Imagine a space rock that starts at rest at the Lagrange point between the sun and our nearest stellar neighbor, Alpha Centauri. That would put it at about 2 light years away from the sun.
Now, it gets nudged slightly toward the sun. How fast will it be going when it nears the sun?
I used the formula for instantaneous velocity of a falling object that has traveled distance over a large fall distance, found on this Wikipedia page:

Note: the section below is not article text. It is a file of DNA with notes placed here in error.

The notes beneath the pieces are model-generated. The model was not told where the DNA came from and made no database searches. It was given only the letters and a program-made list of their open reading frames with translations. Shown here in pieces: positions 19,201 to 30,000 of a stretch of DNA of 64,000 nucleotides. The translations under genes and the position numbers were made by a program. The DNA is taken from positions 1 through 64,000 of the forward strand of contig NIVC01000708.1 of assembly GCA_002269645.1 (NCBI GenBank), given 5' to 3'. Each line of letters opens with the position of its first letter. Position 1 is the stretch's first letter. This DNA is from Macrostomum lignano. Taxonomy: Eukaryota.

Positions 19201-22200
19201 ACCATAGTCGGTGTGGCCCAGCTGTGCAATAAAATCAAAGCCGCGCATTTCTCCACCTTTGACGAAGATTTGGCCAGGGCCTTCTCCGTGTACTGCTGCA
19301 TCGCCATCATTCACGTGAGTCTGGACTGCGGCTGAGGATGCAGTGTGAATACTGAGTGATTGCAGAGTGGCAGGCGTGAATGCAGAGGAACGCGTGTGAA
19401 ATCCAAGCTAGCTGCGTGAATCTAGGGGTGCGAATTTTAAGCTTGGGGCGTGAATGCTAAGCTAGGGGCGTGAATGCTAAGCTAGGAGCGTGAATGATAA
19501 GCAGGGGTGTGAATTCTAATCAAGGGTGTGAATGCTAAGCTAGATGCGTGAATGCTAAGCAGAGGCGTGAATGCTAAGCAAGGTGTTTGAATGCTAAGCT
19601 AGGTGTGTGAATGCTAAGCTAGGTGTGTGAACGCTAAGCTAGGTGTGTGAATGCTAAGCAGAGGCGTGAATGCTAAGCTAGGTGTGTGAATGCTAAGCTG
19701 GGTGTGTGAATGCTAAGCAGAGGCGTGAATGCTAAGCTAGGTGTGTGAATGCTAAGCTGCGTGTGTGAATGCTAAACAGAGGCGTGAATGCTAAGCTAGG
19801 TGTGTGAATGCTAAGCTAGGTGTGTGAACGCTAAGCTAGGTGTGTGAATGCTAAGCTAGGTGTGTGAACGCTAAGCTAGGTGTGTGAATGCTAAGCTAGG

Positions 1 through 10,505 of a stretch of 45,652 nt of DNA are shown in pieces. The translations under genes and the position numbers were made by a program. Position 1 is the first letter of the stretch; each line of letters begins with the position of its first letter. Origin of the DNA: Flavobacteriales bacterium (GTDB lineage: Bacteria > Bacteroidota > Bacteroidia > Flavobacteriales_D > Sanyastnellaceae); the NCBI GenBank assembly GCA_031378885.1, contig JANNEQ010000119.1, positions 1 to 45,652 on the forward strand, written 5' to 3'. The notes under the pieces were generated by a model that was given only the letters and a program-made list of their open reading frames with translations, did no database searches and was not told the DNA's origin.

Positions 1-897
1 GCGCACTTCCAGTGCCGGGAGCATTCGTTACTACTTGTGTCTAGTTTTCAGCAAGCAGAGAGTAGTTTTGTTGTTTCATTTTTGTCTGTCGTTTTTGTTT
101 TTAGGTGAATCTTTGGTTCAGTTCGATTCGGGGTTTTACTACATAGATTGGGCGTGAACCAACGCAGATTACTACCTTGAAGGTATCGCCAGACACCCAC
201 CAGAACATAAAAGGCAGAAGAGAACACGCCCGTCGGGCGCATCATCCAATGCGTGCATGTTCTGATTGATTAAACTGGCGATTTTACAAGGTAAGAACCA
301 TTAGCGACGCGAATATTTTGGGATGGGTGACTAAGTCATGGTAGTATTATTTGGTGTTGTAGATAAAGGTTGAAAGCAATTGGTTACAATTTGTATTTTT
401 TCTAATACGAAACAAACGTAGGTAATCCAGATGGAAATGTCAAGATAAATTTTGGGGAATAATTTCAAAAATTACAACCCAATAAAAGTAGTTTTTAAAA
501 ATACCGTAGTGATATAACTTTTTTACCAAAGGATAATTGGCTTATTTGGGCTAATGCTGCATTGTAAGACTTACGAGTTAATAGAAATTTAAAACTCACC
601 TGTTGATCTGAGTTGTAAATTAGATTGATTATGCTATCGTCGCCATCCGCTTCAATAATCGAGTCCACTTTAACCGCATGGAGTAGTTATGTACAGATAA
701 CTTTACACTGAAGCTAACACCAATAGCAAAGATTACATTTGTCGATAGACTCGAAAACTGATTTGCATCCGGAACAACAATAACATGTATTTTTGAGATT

Using the following values:
G = 6.674 × 10^−11 N·m^2/kg^2
M = 1.989 × 10^30 kg
r = 695,700,000 m
d = 2 light years = 9.4607 × 10^15 m
I calculate that by the time the space rock reaches the sun, it is traveling at 617,752 m/s. I would think that this would be the minimum speed of any interstellar object that reaches us because, presumably, it would already have some nonzero speed when it enters the sun's gravitational influence.
However, news reports say that ʻOumuamua is only traveling at 26,330 m/s. Why am I off by a factor of 23?